Heal Your Church WebSite

Teaching, rebuking, correcting & training in righteous web design.

The Perfect 404

Fatigue, typing too fast, dyslexia, crumbs in the keyboard and bad handwriting are just some of the causes that come to mind that might put your users on the wrong end of a 404 page. I’ve even known a case or two where a typo or programming error on my part has caused a user to bump up against the often ubiquitous “This page cannot be found” error.

In other words, mistakes happen, so anticipate them and give your users a graceful way of recovering from them.

At least that’s what I’m preaching … and will practice once I get back in town on my beefy DSL line at home. Until then, I’d like to direct your attention to a thorough article on the topic by the good people at A List Apart entitled “The Perfect 404” (hat tip to Gadetopia)

There they explain how and why it is important to not make your users feel like idiots. They also go onto explain some things you can do to help keep your users from wandering in the wilderness. Some of these points include:

  • A link to the site map (if you have one) and the home page.
  • A search box
  • A distinctly minimalist look

Along with these excellent suggestions, I’d suggest showing the users what page they actually typed in. If it’s a typo, they’ll see it and correct it. If it isn’t, then provide them a means of forwarding that information to your church or charity’s webmaster.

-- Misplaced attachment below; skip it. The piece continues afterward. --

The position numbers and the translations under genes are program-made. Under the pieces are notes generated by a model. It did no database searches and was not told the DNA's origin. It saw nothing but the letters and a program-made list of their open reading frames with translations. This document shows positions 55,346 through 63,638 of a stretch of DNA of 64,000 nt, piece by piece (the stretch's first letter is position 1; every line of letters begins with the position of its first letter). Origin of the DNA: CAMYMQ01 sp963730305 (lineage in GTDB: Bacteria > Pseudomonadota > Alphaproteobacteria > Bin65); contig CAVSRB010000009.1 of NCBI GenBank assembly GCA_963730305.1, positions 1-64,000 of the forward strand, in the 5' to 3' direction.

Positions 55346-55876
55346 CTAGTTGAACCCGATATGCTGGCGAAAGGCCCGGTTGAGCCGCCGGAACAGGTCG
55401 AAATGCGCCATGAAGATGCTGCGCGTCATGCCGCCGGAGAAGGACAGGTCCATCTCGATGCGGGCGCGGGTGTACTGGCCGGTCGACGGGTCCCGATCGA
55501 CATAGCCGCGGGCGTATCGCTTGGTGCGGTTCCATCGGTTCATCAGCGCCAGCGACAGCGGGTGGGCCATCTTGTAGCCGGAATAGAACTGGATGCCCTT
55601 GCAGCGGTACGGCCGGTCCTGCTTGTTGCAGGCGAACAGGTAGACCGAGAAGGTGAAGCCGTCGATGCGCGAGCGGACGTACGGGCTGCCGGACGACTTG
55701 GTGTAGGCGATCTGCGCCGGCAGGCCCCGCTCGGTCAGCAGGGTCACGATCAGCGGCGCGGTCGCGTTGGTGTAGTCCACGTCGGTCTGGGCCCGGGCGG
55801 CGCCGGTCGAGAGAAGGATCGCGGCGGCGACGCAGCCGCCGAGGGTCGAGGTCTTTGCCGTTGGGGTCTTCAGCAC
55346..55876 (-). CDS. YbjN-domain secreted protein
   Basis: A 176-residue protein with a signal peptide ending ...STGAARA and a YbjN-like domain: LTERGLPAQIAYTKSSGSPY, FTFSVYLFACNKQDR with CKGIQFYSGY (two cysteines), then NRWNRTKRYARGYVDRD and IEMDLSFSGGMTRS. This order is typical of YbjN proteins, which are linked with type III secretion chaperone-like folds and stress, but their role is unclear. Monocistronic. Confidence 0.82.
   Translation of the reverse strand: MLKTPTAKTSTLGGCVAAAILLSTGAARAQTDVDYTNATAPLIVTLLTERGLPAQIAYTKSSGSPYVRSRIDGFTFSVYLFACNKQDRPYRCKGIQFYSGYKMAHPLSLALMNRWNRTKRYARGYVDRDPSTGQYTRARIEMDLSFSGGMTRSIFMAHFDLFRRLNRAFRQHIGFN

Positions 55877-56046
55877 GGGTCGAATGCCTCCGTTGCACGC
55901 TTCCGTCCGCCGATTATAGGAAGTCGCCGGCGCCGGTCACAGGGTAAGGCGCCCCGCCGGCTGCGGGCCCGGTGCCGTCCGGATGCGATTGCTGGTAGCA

Why bother? Because users can get frustrated and leave when they don’t find what they want when they want it. Offering them some grace, along with a graceful recovery will go a long way to inviting and encouraging them to stay.


  1. What about a 404 that redirects them to the main page? Is this too ambiguaous. Should there be a page that actually tells the visitors that they are wrong?

  2. Although a 404 that redirects seamlessly back to the index seems like a good idea, it will allow the broken links to persist long past when you should have fixed them.

  3. >> What about a 404 that redirects them to the main page? Is this too ambiguaous.
    Consider clinking on a link to buy that free ream of paper at OfficeDepot.com, only to get their main page. Was the link broken? Do they expect me to find it on my own? Either way, it’s not what I expected when I clicked the link.
    >> Should there be a page that actually tells the visitors that they are wrong?
    The article mentions not pointing the finger… the goal is to acknowledge the problem, then make it as easy as possible to achieve their goal (the reason they clicked on a link to something OTHER than our main page).
    I’m not a huge fan of site maps, but they may be better than some/most site search engines (unless they’re 13 pages long).
    My reason for a custom 404 (www.burtonsvillebaptist.org/no_ones_home.htm, sheesh… just checked and my 404’s gone! FP re-install may have nuked it) was probably when I rebuilt the site, I figured that there would be old search engine links that would still point to old pages (at least for a while). With the article’s script, perhaps we can get the search terms that got the user the link they were interested in, then submit that to our own search engine.
    There’s also probably a good method for retiring old pages without producing 404’s (linking to a replacement page). Wouldn’t be surprised if this has been done in php using a database for web pages.
    Might play with this article’s script at some point…